In the celebration of the Last Supper, Jesus takes the Passover bread and prays over it, but then something dramatic happens – He begins to change the Passover meal from the commemoration of what happened in Egypt to being a commemoration of what He is about to do on the Cross. He is the Paschal Lamb, the One who is slain and it is His Blood that preserves us from death. In the course of the meal, Jesus takes the bread and gives it to His disciples, but something has changed – no longer is it mere bread. As He gives it, He tells them that “this is my body” and, likewise the cup, “this is my blood.” The ancient Passover meal has come to its fulfillment in the institution of the Eucharist. No longer is this meal celebrated simply to remember and make present again the flight of Israel out of slavery, it is celebrated as the very memorial of our own salvation, when Christ offers Himself up to the Father on the cross and gives Himself to us under the appearances of bread and wine.
St. Paul speaks of the early Christian community continuing to celebrate this sacred meal. He speaks in his First Letter to the Corinthians (11:23 – 26) of the mystery as being handed on to the first believers, “for I received from the Lord what I also handed on to you, that the Lord Jesus, on the night he was handed over, took bread, and, after he had given thanks, broke it and said, ‘This is my body that is for you. Do this in remembrance of me.’ In the same way also the cup, after supper, saying, ‘This cup is the new covenant in my blood. Do this, as often as you drink it, in remembrance of me.’ For as often as you eat this bread and drink the cup, you proclaim the death of the Lord until he comes.”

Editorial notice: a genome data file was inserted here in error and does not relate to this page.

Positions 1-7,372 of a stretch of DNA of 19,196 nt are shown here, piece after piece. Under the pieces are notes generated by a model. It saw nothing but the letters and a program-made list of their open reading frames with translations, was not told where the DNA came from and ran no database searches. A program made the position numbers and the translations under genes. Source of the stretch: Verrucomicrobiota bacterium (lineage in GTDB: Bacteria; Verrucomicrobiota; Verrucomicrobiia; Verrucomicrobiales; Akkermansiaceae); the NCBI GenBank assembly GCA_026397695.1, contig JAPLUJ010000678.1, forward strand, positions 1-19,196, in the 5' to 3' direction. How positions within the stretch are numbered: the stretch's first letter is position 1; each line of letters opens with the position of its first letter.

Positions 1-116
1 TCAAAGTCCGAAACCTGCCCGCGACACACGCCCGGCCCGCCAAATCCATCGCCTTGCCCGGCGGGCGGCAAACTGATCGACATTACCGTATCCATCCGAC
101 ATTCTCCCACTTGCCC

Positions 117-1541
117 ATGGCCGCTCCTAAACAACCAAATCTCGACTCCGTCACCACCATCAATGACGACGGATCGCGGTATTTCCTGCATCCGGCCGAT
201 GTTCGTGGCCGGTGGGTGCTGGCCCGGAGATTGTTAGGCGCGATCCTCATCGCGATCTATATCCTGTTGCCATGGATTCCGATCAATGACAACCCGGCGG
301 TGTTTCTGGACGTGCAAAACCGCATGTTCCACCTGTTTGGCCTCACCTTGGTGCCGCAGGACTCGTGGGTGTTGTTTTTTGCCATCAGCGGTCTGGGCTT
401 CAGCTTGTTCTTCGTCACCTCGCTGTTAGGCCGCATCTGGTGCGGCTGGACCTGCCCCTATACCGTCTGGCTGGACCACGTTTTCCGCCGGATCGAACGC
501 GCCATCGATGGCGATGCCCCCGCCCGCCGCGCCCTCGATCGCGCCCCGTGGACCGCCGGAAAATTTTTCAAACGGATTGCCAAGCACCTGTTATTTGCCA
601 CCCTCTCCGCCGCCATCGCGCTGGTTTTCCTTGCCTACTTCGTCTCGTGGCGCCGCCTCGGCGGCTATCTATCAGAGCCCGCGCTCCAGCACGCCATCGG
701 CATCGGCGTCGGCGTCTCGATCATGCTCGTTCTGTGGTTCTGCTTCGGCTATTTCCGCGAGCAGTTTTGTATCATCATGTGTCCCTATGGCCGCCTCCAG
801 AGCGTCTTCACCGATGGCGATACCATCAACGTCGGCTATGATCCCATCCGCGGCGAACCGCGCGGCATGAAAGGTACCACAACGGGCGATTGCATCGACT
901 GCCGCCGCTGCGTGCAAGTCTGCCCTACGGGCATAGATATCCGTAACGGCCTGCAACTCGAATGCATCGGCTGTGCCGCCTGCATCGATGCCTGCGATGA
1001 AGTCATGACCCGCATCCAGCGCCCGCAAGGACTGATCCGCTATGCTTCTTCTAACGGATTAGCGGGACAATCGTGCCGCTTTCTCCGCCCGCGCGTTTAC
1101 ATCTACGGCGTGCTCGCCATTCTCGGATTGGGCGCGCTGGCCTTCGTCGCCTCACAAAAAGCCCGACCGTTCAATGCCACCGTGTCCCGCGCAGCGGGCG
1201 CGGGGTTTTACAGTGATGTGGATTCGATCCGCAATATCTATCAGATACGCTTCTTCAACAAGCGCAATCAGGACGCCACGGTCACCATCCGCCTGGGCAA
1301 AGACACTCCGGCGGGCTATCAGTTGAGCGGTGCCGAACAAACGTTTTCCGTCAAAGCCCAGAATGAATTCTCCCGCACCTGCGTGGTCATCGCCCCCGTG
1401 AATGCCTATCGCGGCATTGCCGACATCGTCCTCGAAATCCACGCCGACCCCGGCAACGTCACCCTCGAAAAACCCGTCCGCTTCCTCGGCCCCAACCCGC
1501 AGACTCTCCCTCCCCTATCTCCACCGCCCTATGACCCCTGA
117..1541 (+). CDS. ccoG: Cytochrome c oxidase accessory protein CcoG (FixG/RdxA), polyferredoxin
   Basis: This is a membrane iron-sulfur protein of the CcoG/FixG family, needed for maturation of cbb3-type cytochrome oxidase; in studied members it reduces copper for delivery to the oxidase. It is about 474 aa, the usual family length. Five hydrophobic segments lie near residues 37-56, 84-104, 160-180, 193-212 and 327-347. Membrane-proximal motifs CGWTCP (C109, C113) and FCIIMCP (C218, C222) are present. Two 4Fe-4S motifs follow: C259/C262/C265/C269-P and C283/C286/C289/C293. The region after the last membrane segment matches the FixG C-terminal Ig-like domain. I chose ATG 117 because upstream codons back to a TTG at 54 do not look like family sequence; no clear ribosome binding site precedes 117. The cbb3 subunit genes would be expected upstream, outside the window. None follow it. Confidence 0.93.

So, how do we know that this bread is really His Body and this chalice really His Blood? Well, because He tells us it is! He says very clearly, “this is my Body” and “this is my Blood” – He does not speak of it as a “symbol” of His Body and Blood, but that it really truly IS His Body and Blood. We see also, earlier in His ministry, Christ speaking about the necessity of eating His Body and drinking His Blood in order to find eternal life, “whoever eats my flesh and drinks my blood has eternal life” (John 6: 54). And once again, this is not symbolic language, He is speaking very clearly and, lest people be confused, He states directly, “my flesh is true food, my blood is true drink” (John 6:55)
It is these sayings of Christ which have led the Church to profess her faith in the Real Presence - that in the Eucharist, Jesus is really, truly, and substantially present. In the Eucharist He is present, Body, Blood, Soul and Divinity. This is one of those mysteries of faith which can be hard to understand, but there is no room for doubt, because the Teacher Himself has told us exactly what the Eucharist is – it is Himself.
(This article is part of a series of articles on The Sacraments which will appear in the bulletin over the course of this year.)